State Issues State Legislation Consumer Protection FTC

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  • D.C. Circuit rejects challenge to FTC’s 2016 staff letter on soundboard technology

    Courts

    On April 27, the U.S. Court of Appeals for the D.C. Circuit dismissed a challenge to a November 2016 FTC staff letter, which announced the FTC would treat calls using soundboard technology as robocalls. According to the D.C. Circuit opinion, the FTC’s 2016 staff letter rescinded a 2009 staff letter, which reached the conclusion that soundboard technology was not subject to robocall regulation. The Soundboard Association filed suit, seeking to enjoin the rescission of the 2009 letter, arguing that the 2016 staff letter violated the Administrative Procedures Act (APA) by issuing a legislative rule without notice and comment and that it unconstitutionally restricted speech in violation of the First Amendment. The lower court granted summary judgment for the FTC holding that the 2016 letter did not violate the First Amendment and that the letter was an interpretive rule and therefore not subject to the notice and comment requirements of the APA. Upon appeal, the D.C. Circuit vacated the lower court’s decision and dismissed the action in its entirety, holding that the 2016 letter was not a “final agency action” and therefore, the plaintiffs failed to state a cause of action under the APA.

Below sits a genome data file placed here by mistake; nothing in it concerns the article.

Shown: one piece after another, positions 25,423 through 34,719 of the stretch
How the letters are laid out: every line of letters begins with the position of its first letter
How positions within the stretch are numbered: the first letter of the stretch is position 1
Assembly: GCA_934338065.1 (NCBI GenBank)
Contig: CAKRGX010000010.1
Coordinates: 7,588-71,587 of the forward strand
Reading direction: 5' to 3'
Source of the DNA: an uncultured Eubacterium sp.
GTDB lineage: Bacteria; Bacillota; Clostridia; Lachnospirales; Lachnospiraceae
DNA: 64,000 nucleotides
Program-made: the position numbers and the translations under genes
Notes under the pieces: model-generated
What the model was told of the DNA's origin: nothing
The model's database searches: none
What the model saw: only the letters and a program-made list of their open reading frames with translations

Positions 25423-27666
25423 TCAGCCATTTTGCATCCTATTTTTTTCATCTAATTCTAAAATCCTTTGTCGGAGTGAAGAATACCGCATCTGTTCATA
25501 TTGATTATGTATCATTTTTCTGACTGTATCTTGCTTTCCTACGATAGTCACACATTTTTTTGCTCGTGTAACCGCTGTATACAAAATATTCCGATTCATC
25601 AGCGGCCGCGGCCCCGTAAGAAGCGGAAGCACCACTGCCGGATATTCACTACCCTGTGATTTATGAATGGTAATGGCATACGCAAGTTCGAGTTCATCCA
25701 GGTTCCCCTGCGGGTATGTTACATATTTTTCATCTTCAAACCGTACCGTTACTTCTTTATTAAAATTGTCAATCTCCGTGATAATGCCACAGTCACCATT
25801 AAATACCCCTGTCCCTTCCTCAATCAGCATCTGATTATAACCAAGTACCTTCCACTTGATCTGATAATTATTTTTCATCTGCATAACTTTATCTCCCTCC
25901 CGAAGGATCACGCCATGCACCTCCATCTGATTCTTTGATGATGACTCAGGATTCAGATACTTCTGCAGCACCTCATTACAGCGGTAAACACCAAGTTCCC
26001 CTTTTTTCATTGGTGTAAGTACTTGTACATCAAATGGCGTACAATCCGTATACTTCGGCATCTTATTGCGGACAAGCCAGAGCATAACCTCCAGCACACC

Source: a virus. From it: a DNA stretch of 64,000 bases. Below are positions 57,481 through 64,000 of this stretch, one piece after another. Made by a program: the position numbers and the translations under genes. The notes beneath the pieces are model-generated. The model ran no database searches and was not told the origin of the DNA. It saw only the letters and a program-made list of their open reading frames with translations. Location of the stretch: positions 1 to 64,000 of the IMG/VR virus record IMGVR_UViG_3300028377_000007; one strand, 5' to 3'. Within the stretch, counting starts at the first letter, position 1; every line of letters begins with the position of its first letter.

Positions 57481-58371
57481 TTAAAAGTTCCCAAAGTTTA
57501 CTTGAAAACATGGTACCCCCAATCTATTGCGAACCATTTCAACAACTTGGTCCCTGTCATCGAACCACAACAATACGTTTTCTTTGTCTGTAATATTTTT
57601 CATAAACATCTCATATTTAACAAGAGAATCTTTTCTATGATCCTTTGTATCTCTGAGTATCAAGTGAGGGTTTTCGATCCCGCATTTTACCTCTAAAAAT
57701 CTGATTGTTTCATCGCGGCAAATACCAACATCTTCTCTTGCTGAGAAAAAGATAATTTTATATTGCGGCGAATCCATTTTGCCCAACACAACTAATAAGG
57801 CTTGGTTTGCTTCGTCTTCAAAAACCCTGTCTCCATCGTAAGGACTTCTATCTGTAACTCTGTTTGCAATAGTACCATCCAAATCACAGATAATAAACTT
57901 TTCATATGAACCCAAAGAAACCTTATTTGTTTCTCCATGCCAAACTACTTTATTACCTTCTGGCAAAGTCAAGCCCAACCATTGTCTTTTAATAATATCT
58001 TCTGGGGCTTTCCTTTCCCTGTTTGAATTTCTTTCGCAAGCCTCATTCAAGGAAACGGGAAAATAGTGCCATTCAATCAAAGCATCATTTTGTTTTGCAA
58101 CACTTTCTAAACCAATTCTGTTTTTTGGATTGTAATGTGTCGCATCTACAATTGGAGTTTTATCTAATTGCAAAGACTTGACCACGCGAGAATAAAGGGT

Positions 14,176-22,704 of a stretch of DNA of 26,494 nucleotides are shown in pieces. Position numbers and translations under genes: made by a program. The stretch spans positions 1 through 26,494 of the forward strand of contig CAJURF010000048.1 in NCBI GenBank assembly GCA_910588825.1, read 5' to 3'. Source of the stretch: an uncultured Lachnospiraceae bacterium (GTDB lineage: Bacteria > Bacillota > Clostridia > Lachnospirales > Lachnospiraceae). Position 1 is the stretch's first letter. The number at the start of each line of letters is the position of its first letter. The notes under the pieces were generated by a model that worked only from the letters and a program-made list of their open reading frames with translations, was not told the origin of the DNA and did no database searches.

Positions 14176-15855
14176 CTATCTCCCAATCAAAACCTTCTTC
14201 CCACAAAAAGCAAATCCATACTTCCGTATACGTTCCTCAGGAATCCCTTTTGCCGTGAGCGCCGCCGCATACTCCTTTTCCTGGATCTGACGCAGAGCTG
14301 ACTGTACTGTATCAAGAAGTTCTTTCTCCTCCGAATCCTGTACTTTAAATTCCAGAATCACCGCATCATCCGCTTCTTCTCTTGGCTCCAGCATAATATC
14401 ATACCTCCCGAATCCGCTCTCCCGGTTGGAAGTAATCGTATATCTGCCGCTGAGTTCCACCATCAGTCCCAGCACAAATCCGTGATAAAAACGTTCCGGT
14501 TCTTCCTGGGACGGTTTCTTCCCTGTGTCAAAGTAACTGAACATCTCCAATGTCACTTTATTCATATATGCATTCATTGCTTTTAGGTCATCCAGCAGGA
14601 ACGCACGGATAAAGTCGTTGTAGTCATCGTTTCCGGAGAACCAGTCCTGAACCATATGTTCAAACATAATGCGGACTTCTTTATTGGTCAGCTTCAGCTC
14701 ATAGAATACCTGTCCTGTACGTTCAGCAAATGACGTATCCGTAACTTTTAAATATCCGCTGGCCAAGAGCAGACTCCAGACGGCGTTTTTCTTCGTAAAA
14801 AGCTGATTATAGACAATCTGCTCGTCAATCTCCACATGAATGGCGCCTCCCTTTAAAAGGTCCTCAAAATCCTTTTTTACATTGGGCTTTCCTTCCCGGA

Courts D.C. Circuit Appellate FTC Robocalls Privacy/Cyber Risk & Data Security